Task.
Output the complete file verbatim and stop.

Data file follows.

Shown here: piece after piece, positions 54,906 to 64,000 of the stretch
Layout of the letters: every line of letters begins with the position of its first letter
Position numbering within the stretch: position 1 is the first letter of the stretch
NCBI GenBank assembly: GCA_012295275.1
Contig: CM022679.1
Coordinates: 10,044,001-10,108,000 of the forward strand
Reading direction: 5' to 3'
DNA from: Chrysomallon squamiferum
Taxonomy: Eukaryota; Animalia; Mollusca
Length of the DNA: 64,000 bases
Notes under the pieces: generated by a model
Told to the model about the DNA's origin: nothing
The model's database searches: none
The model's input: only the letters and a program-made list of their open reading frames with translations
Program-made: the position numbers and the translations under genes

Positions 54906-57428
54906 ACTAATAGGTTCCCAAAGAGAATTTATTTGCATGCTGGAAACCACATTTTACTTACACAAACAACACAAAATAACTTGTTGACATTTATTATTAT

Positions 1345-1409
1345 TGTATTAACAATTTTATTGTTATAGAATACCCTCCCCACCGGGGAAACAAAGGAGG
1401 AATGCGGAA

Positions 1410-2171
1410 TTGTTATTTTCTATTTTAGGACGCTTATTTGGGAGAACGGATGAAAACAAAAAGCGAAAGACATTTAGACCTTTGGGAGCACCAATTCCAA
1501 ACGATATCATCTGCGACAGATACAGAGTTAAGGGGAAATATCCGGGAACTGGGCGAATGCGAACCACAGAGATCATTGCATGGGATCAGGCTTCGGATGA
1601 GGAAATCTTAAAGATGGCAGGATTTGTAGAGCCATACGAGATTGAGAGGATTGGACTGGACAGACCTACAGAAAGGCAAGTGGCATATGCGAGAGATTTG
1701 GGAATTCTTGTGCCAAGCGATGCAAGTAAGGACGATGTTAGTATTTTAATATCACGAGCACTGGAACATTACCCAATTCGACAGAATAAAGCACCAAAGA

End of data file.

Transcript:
Shown here: piece after piece, positions 54,906 to 64,000 of the stretch
Layout of the letters: every line of letters begins with the position of its first letter
Position numbering within the stretch: position 1 is the first letter of the stretch
NCBI GenBank assembly: GCA_012295275.1
Contig: CM022679.1
Coordinates: 10,044,001-10,108,000 of the forward strand
Reading direction: 5' to 3'
DNA from: Chrysomallon squamiferum
Taxonomy: Eukaryota; Animalia; Mollusca
Length of the DNA: 64,000 bases
Notes under the pieces: generated by a model
Told to the model about the DNA's origin: nothing
The model's database searches: none
The model's input: only the letters and a program-made list of their open reading frames with translations
Program-made: the position numbers and the translations under genes

Positions 54906-57428
54906 ACTAATAGGTTCCCAAAGAGAATTTATTTGCATGCTGGAAACCACATTTTACTTACACAAACAACACAAAATAACTTGTTGACATTTATTATTAT

Positions 1345-1409
1345 TGTATTAACAATTTTATTGTTATAGAATACCCTCCCCACCGGGGAAACAAAGGAGG
1401 AATGCGGAA

Positions 1410-2171
1410 TTGTTATTTTCTATTTTAGGACGCTTATTTGGGAGAACGGATGAAAACAAAAAGCGAAAGACATTTAGACCTTTGGGAGCACCAATTCCAA
1501 ACGATATCATCTGCGACAGATACAGAGTTAAGGGGAAATATCCGGGAACTGGGCGAATGCGAACCACAGAGATCATTGCATGGGATCAGGCTTCGGATGA
1601 GGAAATCTTAAAGATGGCAGGATTTGTAGAGCCATACGAGATTGAGAGGATTGGACTGGACAGACCTACAGAAAGGCAAGTGGCATATGCGAGAGATTTG
1701 GGAATTCTTGTGCCAAGCGATGCAAGTAAGGACGATGTTAGTATTTTAATATCACGAGCACTGGAACATTACCCAATTCGACAGAATAAAGCACCAAAGA